To the untrained eye, Hawaii’s architecture can seem overwhelming, haphazard, almost organic in the way that buildings seem to grow out of the ground like weeds with no regard to their surroundings. But among the concrete monstrosities and the cookie-cutter structures designed for other places stand gorgeous, deliberate and still-prevailing examples of architectural regionalism across the Islands.
When Honolulu architects adopted the concept–to make the buildings feel like the place they are built in–a century ago, one of the movement’s leaders was Hart Wood, a Philadelphia-born architect who arrived in Honolulu in 1919, and whose contributions to the city surround us.
Wood is the subject of the photography-rich Hart Wood: Architectural Regionalism in Hawaii, to be released later this month by the University of Hawaii Press. The book, by Don Hibbard, Glenn Mason and Karen Weitze, traces Wood’s life and pinpoints moments of personal and professional inspiration, success and tumult along the way.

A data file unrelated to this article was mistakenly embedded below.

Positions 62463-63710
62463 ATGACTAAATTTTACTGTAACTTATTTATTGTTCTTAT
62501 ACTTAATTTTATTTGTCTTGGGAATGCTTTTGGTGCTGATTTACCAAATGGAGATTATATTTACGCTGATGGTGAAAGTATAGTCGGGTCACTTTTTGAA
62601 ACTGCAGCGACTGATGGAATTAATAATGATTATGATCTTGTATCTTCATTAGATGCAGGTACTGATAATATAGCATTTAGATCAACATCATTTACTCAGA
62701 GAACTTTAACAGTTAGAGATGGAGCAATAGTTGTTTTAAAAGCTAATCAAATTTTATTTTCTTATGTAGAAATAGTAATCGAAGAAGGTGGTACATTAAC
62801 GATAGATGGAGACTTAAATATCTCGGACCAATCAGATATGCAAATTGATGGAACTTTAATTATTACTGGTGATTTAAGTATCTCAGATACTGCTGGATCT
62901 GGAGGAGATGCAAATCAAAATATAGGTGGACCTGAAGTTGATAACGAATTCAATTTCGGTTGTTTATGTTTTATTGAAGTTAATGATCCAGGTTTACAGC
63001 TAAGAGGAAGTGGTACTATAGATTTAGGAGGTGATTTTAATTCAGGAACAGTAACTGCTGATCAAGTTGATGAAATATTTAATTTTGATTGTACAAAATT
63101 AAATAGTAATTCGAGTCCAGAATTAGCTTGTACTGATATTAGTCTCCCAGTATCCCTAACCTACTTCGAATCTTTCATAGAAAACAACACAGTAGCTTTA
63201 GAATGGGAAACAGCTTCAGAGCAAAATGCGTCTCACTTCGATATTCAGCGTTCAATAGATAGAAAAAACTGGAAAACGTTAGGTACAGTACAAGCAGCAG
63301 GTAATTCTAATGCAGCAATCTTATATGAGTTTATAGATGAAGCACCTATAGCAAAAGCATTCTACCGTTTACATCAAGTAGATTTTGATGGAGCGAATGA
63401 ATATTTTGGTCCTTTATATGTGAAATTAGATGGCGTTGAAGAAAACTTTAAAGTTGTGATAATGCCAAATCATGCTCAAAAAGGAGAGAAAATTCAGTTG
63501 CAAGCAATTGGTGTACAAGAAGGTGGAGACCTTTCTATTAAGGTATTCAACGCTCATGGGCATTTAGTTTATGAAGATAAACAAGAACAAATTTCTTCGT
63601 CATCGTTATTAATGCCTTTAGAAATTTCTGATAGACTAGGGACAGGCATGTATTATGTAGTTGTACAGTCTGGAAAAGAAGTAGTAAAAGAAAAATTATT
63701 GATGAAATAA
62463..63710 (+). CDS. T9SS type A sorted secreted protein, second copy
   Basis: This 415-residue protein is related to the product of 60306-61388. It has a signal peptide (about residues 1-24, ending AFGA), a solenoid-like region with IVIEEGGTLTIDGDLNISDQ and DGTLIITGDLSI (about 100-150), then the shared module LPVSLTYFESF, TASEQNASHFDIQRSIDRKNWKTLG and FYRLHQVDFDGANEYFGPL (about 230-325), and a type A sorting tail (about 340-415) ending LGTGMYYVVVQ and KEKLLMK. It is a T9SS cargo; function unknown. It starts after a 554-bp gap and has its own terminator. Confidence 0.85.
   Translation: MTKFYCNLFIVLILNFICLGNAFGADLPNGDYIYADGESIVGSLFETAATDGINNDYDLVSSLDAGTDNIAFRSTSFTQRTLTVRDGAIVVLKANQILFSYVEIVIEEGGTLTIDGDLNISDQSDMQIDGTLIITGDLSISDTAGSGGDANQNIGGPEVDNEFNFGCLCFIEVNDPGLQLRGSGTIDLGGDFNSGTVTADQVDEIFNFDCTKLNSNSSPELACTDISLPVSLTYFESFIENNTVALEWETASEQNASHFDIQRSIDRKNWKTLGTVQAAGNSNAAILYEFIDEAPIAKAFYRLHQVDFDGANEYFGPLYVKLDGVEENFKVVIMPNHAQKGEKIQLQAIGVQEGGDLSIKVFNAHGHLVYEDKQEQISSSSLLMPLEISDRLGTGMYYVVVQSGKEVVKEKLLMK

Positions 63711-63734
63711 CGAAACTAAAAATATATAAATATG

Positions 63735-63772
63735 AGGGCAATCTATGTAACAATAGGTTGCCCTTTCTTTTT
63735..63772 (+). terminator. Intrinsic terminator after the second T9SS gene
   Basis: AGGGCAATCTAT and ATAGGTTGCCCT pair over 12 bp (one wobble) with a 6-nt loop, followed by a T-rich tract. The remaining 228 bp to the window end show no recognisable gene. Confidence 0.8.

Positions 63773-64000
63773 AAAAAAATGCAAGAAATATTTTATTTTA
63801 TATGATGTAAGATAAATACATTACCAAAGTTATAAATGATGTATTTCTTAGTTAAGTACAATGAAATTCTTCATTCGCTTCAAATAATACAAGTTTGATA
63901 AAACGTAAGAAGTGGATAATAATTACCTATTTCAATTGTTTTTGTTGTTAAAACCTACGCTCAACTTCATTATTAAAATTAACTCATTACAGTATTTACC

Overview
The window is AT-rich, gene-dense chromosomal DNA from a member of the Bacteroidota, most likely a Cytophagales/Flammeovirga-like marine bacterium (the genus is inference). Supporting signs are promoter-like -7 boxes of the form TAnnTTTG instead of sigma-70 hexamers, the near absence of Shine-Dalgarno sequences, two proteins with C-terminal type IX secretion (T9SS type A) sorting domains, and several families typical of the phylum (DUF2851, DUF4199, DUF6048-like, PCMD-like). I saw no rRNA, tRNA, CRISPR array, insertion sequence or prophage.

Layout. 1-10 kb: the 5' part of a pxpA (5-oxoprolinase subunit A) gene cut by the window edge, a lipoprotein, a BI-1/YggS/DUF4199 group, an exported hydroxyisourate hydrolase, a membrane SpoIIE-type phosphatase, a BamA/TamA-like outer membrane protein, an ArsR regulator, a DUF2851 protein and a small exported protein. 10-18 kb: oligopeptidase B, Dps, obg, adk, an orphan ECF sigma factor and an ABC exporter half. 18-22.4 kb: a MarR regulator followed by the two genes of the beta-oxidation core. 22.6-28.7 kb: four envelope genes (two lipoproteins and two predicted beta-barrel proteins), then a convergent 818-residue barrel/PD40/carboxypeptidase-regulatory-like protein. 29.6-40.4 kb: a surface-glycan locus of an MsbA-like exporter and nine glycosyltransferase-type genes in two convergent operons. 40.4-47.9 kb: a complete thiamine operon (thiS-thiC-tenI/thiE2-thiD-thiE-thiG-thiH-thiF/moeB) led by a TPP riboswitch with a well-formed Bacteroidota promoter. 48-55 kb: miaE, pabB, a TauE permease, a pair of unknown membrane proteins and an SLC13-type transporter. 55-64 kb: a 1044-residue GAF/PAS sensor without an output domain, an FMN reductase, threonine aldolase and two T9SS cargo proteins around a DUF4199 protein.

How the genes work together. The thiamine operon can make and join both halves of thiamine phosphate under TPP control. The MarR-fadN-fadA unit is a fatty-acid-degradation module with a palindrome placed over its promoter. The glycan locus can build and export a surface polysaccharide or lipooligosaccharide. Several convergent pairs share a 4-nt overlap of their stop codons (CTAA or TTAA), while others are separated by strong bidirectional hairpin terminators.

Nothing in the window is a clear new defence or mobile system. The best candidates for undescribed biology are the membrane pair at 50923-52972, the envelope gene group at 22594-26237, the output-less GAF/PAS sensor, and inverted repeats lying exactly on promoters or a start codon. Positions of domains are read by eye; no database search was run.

It’s filled with photos of his and others’ works, as well as architectural plans in varied forms. One sketch-by-sketch series depicting the design evolution of downtown Honolulu’s famous Alexander & Baldwin building, which Wood helped design.
Wood is also renowned for his long list of designs commissioned by the Board of Water Supply–including the main building on Beretania Street, a Honolulu Weekly favorite–and for delicately integrating Eastern and Western influences while emphasizing the importance of rooting architectural aesthetics in Hawaiian culture.
Not all of Wood’s work survived, and the book also includes photographs of some of his buildings that have since been torn down, as well as those that were never built. Take, for example, Wood’s 1921 blueprint for a sprawling 90-acre amusement park–including a carousel, a swimming pool, a polo field, a boat course, an outdoor theater, a dining area, a racetrack and more–to be built in Moiliili.